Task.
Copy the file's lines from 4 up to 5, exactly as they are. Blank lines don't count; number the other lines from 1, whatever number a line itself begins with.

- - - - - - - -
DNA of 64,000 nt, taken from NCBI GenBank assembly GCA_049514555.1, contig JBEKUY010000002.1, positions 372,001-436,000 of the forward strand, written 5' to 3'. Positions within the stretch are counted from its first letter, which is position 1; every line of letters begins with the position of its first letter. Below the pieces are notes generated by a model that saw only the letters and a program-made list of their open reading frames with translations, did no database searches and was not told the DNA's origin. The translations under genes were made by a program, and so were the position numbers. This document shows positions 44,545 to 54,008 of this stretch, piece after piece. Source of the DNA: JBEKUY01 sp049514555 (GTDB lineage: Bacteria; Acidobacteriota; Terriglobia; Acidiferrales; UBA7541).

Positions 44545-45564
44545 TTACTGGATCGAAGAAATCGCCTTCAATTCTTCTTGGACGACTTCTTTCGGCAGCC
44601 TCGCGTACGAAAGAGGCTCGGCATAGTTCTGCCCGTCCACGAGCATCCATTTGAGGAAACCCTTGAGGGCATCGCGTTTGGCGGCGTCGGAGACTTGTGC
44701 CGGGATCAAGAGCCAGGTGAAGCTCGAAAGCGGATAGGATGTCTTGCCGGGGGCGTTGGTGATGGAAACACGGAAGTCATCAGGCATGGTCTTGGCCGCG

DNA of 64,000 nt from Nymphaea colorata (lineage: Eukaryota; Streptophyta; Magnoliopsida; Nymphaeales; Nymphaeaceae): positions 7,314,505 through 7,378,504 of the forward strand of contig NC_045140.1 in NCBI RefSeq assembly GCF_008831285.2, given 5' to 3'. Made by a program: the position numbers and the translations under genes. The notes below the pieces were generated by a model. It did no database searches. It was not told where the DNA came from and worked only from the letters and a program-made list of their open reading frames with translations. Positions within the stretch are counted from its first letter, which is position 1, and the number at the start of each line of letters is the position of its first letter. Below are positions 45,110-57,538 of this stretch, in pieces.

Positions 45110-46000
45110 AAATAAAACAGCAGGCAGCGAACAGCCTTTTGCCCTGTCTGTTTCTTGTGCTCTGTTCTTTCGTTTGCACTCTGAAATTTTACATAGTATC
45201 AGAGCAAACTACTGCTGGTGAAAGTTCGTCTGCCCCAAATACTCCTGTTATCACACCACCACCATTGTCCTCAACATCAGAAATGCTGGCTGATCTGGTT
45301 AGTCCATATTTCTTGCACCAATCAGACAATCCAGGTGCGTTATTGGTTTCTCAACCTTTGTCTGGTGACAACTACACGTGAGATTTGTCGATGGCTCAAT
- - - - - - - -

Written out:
44601 TCGCGTACGAAAGAGGCTCGGCATAGTTCTGCCCGTCCACGAGCATCCATTTGAGGAAACCCTTGAGGGCATCGCGTTTGGCGGCGTCGGAGACTTGTGC
44701 CGGGATCAAGAGCCAGGTGAAGCTCGAAAGCGGATAGGATGTCTTGCCGGGGGCGTTGGTGATGGAAACACGGAAGTCATCAGGCATGGTCTTGGCCGCG